Shark Tank Scam Yields More Victims
For 14 years, millions of viewers have been watching the TV show Shark Tank, in which budding entrepreneurs pitch their products to a panel of business magnates known as “sharks” and ask for their money. The sharks are celebrities themselves, and their endorsements carry a lot of weight with the consumer public.
So it’s no surprise that scammers are now seeking to profit from the influential Shark Tank name. In a consumer alert, the Federal Trade Commission has cautioned consumers to watch out for phony Shark Tank endorsements.
“Before you spend money on that ‘Shark-approved’ miracle invention, weight loss product, or keto diet pill, are you sure it’s really been through the Tank? Really sure?” asks Karen Hobbs, an FTC assistant director of consumer and business education. “Scammers are using fake Shark Tank celebrity testimonials and endorsements – complete with doctored photos and videos – to generate buzz and profits.”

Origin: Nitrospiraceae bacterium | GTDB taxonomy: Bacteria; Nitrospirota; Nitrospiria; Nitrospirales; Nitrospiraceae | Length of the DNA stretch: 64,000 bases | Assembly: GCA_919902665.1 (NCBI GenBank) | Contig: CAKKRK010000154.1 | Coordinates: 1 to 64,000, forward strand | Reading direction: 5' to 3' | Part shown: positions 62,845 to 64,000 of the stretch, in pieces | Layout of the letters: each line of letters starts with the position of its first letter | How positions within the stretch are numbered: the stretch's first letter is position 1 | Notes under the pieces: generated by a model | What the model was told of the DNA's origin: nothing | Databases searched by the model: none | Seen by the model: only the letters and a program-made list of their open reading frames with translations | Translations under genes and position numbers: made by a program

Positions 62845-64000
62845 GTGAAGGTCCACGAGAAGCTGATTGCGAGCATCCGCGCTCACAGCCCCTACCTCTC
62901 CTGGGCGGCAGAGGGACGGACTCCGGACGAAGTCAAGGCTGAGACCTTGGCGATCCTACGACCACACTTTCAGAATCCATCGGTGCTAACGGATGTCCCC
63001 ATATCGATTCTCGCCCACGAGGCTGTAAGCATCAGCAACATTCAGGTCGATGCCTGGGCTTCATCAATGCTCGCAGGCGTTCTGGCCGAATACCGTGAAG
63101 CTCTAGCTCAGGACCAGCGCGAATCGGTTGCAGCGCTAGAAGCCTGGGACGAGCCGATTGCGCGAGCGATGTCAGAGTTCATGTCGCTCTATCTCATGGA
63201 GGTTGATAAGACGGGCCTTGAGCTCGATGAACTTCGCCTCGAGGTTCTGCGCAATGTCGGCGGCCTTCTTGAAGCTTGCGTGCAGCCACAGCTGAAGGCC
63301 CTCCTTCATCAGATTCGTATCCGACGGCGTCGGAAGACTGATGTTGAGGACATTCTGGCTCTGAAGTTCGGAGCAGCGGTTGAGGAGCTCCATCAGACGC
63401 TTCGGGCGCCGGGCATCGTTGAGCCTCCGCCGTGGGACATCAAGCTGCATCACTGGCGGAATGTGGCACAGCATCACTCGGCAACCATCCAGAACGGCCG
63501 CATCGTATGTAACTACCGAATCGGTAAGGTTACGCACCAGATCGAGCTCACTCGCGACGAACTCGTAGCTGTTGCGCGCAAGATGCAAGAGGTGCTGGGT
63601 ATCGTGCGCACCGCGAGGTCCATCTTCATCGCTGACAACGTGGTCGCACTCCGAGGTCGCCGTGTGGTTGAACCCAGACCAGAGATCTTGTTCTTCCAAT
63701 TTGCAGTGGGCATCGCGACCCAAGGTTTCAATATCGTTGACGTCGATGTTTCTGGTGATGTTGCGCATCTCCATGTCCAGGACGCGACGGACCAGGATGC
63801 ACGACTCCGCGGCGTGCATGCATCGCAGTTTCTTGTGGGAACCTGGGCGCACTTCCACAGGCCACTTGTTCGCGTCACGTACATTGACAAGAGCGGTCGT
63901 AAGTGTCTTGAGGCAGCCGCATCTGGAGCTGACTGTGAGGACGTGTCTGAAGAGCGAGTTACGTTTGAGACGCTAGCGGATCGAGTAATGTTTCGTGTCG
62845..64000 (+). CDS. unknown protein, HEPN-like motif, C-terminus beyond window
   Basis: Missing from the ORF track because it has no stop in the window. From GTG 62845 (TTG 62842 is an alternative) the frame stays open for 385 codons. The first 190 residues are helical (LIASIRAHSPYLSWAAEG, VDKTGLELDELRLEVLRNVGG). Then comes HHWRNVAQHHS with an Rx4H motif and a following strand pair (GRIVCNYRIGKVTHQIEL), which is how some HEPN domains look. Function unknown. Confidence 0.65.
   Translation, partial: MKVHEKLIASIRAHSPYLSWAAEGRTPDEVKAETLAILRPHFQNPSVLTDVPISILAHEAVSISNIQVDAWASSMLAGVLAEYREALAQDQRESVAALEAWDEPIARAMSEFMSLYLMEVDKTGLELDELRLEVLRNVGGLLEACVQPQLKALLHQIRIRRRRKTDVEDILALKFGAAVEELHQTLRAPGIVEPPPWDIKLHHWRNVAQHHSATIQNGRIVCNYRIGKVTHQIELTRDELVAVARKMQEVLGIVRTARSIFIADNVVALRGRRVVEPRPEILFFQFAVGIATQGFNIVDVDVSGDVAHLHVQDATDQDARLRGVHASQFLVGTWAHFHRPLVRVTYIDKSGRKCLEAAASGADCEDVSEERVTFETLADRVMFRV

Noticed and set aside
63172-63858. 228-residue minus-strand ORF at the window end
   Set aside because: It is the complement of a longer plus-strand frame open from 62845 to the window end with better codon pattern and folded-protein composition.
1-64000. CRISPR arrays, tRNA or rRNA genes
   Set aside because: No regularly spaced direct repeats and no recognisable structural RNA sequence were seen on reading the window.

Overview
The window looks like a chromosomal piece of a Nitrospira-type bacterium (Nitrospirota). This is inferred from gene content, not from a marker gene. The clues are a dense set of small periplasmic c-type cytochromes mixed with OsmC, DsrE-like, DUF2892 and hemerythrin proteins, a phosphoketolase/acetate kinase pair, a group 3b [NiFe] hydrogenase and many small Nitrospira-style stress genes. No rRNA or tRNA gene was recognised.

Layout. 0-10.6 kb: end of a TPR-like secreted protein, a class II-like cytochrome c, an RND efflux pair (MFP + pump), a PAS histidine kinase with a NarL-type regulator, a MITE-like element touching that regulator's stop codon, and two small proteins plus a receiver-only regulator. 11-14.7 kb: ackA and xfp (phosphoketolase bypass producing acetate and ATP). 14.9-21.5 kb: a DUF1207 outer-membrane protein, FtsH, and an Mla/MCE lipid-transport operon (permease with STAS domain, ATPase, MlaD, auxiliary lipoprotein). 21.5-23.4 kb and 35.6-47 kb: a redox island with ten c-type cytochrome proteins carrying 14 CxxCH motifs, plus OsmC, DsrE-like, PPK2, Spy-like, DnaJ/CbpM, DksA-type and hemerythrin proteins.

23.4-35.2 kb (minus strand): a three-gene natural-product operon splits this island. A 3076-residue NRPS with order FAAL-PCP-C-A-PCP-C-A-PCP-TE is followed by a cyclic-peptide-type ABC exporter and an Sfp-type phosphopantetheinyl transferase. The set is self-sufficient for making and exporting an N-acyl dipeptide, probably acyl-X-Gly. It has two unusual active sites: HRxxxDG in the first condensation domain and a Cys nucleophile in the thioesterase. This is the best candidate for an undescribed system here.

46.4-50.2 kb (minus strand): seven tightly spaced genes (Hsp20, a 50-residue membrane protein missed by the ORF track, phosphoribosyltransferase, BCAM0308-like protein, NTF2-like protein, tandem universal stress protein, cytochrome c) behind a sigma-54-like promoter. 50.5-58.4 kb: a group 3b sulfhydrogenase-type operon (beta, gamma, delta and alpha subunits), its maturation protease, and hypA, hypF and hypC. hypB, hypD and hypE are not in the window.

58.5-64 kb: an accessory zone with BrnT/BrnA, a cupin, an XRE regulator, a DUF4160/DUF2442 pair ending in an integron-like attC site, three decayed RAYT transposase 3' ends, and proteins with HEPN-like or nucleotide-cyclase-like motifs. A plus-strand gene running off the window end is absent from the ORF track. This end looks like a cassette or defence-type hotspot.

Consumers can protect themselves by keeping a few main things in mind when they hear about a supposed Shark Tank endorsement. The FTC advises:
Search independently for product reviews. Tip: When you search, it’s helpful to use terms like “scam” or “complaints,” along with the name of the product you are interested in.
Try to determine if the product really has been on Shark Tank. You can find more information by clicking here.
Be careful in selecting dietary supplements that make claims about Shark Tank. The wrong choice could be harmful. Dietary supplements, unlike pharmaceuticals, are not assessed for safety by the Food and Drug Administration.
If you identify a fake Shark Tank promotion – or any consumer fraud – you may report it to the FTC by clicking here.